How cool is this? The Kinect cart can automatically follow a shopper through the store. Not only that, it can import a shopping list.
But it gets better — the system can direct a customer to items on store shelves. It can even scan goods as they are placed in the cart.
My gut tells me they will come up with an app that accepts wireless payments as you roll past a digital register.
And that's just the start. Turns out Microsoft is working with roughly 300 companies to develop more Kinect uses with Windows.
The list includes big-cap leaders like American Express (NYSE: AXP), Boeing (NYSE: BA) , Mattel (Nasdaq: MAT) , Toyota (Nasdaq: TM) and UnitedHealth Group (NYSE:UNH), to develop Kinect for Windows applications.
In the near term, Kinect likely will have its biggest impact on businesses that can make good use of large screens.
But it won't be long before Kinect becomes a mainstay of PCs, smartphones and tablet computers.
Let me close by saying it's impossible to predict just how much Microsoft can earn from stand-alone sales of Kinect.
That's going to depend on how many applications emerge and how popular they become with the public.
But this much is clear.
Less than a decade ago, operating a computer with the wave of your hand was the stuff of science fiction – remember the movie Minority Report? Now it's becoming reality.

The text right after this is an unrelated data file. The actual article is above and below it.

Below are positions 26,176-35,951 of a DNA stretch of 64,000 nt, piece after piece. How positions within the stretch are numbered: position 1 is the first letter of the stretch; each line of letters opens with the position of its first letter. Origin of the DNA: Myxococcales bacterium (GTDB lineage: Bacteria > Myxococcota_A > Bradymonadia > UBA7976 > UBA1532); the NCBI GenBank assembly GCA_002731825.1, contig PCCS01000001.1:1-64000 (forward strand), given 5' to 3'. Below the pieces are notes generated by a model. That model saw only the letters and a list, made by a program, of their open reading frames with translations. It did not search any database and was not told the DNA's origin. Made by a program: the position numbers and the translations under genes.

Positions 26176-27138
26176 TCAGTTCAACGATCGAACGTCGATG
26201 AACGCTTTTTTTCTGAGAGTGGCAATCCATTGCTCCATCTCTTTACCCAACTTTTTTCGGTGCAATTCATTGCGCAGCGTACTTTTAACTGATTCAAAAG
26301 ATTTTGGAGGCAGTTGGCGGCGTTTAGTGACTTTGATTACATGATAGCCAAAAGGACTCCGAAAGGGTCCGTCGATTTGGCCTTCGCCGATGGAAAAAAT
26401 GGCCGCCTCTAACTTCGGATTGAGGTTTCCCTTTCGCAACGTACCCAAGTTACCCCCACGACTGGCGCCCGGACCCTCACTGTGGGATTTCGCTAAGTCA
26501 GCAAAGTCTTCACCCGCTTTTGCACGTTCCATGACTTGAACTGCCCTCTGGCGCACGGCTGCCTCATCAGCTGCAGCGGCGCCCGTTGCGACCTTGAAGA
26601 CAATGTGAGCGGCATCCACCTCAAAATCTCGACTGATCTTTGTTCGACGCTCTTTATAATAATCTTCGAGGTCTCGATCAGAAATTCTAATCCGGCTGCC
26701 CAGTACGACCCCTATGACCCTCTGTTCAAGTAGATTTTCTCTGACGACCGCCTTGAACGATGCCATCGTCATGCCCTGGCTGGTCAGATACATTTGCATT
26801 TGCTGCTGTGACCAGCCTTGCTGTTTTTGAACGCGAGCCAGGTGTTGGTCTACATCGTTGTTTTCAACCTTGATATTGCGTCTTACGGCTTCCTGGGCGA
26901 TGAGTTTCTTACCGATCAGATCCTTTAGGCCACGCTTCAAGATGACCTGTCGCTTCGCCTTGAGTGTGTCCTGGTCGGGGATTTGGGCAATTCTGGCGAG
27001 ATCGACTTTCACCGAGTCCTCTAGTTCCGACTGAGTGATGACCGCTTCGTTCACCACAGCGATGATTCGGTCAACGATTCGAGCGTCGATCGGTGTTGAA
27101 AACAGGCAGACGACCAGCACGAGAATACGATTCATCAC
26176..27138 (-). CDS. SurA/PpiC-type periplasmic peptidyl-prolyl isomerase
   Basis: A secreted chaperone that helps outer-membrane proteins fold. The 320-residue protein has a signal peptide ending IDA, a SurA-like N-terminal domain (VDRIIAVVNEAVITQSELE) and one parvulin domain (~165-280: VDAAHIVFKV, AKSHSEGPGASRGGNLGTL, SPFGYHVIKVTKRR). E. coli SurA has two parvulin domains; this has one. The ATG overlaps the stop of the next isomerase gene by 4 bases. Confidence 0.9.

That's what makes Kinect part of the Era of Radical Change, and it won't be long before we find a way for investors to profit from it.
About the Author
Michael A. Robinson is a 36-year Silicon Valley veteran and one of the top technology financial analysts working today. That's because, as a consultant, senior adviser, and board member for Silicon Valley venture capital firms, Michael enjoys privileged access to pioneering CEOs, scientists, and high-profile players. And he brings this entire world of Silicon Valley "insiders" right to you...
- He was one of five people involved in early meetings for the $160 billion "cloud" computing phenomenon.
- He was there as Lee Iacocca and Roger Smith, the CEOs of Chrysler and GM, led the robotics revolution that saved the U.S. automotive industry.
- As cyber-security was becoming a focus of national security, Michael was with Dave DeWalt, the CEO of McAfee, right before Intel acquired his company for $7.8 billion.
This all means the entire world is constantly seeking Michael's insight.
In addition to being a regular guest and panelist on CNBC and Fox Business, he is also a Pulitzer Prize-nominated writer and reporter. His first book Overdrawn: The Bailout of American Savings warned people about the coming financial collapse - years before the word "bailout" became a household word.
Silicon Valley defense publications vie for his analysis. He's worked for Defense Media Network and Signal Magazine, as well as The New York Times, American Enterprise, and The Wall Street Journal.
Michael is 100% independent and receives absolutely no compensation from companies he writes about. His ideas are completely his own.